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Port strike hits exports

Auckland's waterfront industrial confrontation is hitting the country's overseas trade.

February merchandise trade data, out today, show a small monthly trade surplus of $161 million, slightly above the average market forecast of a $153 million surplus.

The annual balance is a surplus of $621 million, down from the previous 12 months' surplus of $765 million.

Experts fell $267 million, a fall Statistics New Zealand says is likely to be caused by the stand-off between the Ports of Auckland and the Maritime Union of New Zealand.

"Anecdotal evidence...suggests that industrial disputes may have had an impact, due to delays in the loading of some goods," says industry and labour statistics manager Neil Kelly.

"It is not possible to quantity these effects, but they may become more apparent when the March 2012 data become available."

The trend for the value of exports, however, remains high - excluding one-off capital items, it is up 23% since the low-point in September 2009, but is still 7.7% below the peak in September 2008.

Exports of the always-volatile category of crude oil fell the furtherest, down $107 million (53%). Other falls were aluminum articles, down $79 million (74%) and milk powder, butter and cheese, down $59 million (6.1%).

Imports were also down, again partly due to the dispute, but also because no-one appears to have bought a boat or a plane in the last month. The February import figures spiked unusually highly because of the importation of aircraft.

Imports of capital goods are down, largely due to the aircraft import last month, but imports of plant and machinery are up, by 15%, mostly due to the importation of borers and drilling equipment for offshore oil exploration.

Intermediate goods imports fell $125 million ( 7.2%) mostly due to drops in fuel imports, and consumption goods also fell, by $42 million (4.7%), mostly due to drops in imports of medicine and clothing.

More by Rob Hosking

Comments and questions
11

fire the board before they damage our country further!

Ae!

Any nations will think twice about relying on any trade(s) through the uncertain POAL service caused by the neverending union strikes...With the present deteriorating world economy, this will further depress Auckland trading result!
Who is actually winning...

Because of the slothful and wasteful work habits at our ports, all NZ has been the loser, the "recession" has at least forced our port management to try and do something about it.
If they lose, all NZ loses.

Remember this board locked out the workers. The workers are ready and willing to go back to work. The board is to blame and everyone must accept that the board is now responsible for any delays, cost increases. Fire the entire board an appoint a board with vision and leadership.

If they were willing to go to work several months back and do an honest days work this silly saga would not have been.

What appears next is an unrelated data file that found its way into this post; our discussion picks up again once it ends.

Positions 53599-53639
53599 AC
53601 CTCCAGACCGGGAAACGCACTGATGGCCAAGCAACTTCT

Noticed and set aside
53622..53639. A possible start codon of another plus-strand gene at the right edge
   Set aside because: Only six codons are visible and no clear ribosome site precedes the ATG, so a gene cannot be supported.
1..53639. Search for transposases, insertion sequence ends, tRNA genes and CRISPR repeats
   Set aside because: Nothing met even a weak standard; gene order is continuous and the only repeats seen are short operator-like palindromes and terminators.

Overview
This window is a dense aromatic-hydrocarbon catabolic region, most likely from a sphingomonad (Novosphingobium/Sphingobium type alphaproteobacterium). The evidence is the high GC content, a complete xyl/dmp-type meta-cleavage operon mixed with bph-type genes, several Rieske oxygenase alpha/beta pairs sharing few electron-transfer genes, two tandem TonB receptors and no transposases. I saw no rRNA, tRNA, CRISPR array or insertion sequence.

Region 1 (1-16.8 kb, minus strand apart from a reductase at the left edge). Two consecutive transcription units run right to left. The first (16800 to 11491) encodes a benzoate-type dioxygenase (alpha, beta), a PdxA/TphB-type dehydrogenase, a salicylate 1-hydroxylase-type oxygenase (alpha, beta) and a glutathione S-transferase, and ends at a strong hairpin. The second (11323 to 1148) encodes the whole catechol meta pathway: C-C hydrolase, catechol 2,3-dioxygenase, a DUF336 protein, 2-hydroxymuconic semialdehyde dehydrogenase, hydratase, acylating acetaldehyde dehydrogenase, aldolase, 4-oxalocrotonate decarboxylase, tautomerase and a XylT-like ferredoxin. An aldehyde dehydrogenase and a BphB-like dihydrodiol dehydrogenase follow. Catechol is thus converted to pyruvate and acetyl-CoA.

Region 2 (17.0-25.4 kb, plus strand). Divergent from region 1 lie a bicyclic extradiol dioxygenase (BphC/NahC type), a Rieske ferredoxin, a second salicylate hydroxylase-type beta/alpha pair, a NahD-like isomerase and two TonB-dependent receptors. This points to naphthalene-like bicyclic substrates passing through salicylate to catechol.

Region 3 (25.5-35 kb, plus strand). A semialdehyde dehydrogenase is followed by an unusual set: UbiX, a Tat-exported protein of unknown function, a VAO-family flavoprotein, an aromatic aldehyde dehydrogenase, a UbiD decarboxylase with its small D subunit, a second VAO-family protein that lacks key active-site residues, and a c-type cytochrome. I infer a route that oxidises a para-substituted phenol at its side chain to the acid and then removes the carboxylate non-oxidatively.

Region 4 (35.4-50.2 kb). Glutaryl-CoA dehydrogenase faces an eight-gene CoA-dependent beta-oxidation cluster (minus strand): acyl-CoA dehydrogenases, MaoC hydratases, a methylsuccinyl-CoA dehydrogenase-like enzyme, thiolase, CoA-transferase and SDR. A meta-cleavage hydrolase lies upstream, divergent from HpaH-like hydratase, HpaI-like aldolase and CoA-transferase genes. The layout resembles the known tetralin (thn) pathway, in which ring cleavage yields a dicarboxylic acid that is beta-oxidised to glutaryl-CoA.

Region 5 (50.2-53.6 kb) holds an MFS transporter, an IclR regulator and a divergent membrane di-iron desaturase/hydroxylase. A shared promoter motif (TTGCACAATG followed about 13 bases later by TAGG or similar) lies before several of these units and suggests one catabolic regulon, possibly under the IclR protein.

Correct, if they had accepted the offer in September which was a complete roll-over of their 40-hour-paid-for-26-hour week contract, with no changes, and a 2.5% payrise every year for THREE YEARS they would not be in this place. Why reject this? For FOUR jobs that were contracted out 2 years ago because they couldn't do the job effectively anyway. Now they have lost 200+ and affected the jobs of others who aren't even a party to that contract.

Yes the Ports have turned the tables on the Union. They'd still be on strike if the Judge hadn't wanted to be a hero to I don't know who and request that the parties go back to mediation. Firstly there are no ships for the union members to work on this week, as the roster has been planned for this week - we can't have them sitting at home waiting for a phone call to come in to work now can we? And second, it's a heath and safety issue to let them back. Will the insurance companies pay out any claims for damage to expensive plant from the Ports letting these guys back in with all the evidence they have, and not only them, talk to Coastguard, Maritime Police and other businesses who had to cross that picket line. The lockout is the Companies way of forcing the Union to a quicker decision in mediation. When they strike, everybody pities the workers, but when the tables are turned the union cries foul

All exaggerated nonsense.

The actual monthly trade surplus was ABOVE forecasts.

The drop in the annual balance surplus is LESS than the drop in exports of crude oil and alumium articles (neither of which are exported through the Port of Auckland),and even then is reduced by the increased imports of offshore oil; exploration equipment.

As far as I'm concerned, both sides are causing New Zealand unneeded hardship in a time where we need co-operation to weather this recession. The dock workers feel persecuted? Boo hoo. What about everyone else in the country who are going out of business and losing much needed jobs and income because they won't work? And the Ports are exacerbating the problem by dragging it out.

The point is yes the workers don't want to have to sit at home and wait for a call to work BUT shipping schedules are planned well in advance so they can roster on as many hours as they want per week. The more ships we have in the more hours available and they can pick and choose their hours to suit. They don't simply look over the horizon and see a ship coming in and call workers in to off load. The port is currently paying 40 hours for roughly half the hours worked, wouldn't you be more satisified for working and getting paid for hours worked rather than the port having to pay for hours when they are just sitting around between schedules having BBQ's and playing pool.
Get real Unions, in order for NZ to be competitive, we need to be more flexible....these guys are being paid well and cannot be compared to other workers in other industies who are not paid well.